NASA is planning to turn the International Space Station (ISS) into a private space destination for commercial space travelers, according to CNBC. The space agency plans on retiring the space station by the end of this decade and is currently evaluating proposals from different companies to build private space stations, which are expected to save more than $1 billion annually. The Commercial LEO Destinations project launched by NASA earlier this year plans on awarding up to $400 million in total contracts for building these private space stations. Phil McAlister, NASA’s director of commercial spaceflight has confirmed that the agency has already “received roughly about a dozen proposals” from different companies.
The ISS is more than 20 years old now and has the approval to operate through the end of 2024. However, it’s likely to receive a lifespan extension till the end of 2028. It costs about $4 billion for NASA to operate the ISS and the US space agency looking at ways to share or reduce the expenditure. McAlister says NASA wants “to be just one of many users instead of the primary sponsor and infrastructure supporter” for stations in low Earth orbit. With the growing interest in space tourism, the ISS might be converted into a commercial space destination as it approaches retirement. This is not the first time NASA has revealed its plans on commercializing the ISS. A few years back, the space agency awarded Axiom Space a $140 million contract to build private modules that are set to connect to the ISS.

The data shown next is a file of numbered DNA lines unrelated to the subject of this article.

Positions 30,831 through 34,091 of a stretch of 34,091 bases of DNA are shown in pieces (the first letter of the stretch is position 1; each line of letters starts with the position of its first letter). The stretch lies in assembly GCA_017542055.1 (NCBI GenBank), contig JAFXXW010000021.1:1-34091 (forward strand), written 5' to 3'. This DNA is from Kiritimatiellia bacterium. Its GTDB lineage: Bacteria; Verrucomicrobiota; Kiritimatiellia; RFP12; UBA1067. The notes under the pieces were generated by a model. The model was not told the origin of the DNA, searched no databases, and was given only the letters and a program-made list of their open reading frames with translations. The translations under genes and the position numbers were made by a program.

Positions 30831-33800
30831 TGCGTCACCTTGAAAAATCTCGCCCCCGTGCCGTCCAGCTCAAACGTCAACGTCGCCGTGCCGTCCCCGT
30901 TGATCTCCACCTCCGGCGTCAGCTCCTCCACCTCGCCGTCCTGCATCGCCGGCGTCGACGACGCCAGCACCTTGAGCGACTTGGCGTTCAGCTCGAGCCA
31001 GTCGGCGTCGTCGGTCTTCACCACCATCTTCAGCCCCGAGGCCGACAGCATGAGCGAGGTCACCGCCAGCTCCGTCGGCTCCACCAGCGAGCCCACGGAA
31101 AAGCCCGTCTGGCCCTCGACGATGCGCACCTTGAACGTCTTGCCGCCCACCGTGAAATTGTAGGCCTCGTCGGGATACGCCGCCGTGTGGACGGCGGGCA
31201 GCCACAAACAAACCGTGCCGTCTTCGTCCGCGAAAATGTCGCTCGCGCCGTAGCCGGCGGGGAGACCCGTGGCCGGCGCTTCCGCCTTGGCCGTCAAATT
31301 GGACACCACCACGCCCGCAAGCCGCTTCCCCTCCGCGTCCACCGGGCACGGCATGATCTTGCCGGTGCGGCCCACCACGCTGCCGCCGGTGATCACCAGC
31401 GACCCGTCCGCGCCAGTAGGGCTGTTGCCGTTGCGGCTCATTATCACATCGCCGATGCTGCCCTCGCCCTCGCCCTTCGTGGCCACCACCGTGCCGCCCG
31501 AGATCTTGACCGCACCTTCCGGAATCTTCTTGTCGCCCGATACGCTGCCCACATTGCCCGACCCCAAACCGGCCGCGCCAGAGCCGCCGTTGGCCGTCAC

The year 2021 will be remembered in history as an important milestone for the commercial space travel industry. VirginGalactic became the first space tourism company to complete a suborbital flight earlier this year with Sir Richard Branson on board, undercutting Jeff Bezos’ Blue Origin that went on an 11-minute suborbital flight on July 20, 2021. While these were short-duration space flights, SpaceX successfully launched its first all-commercial mission Inspiration4 which spent three days orbiting the earth. In fact, investors poured almost $9 billion into private companies working on space tourism, which goes on to show that the commercial space travel industry is ready to take off.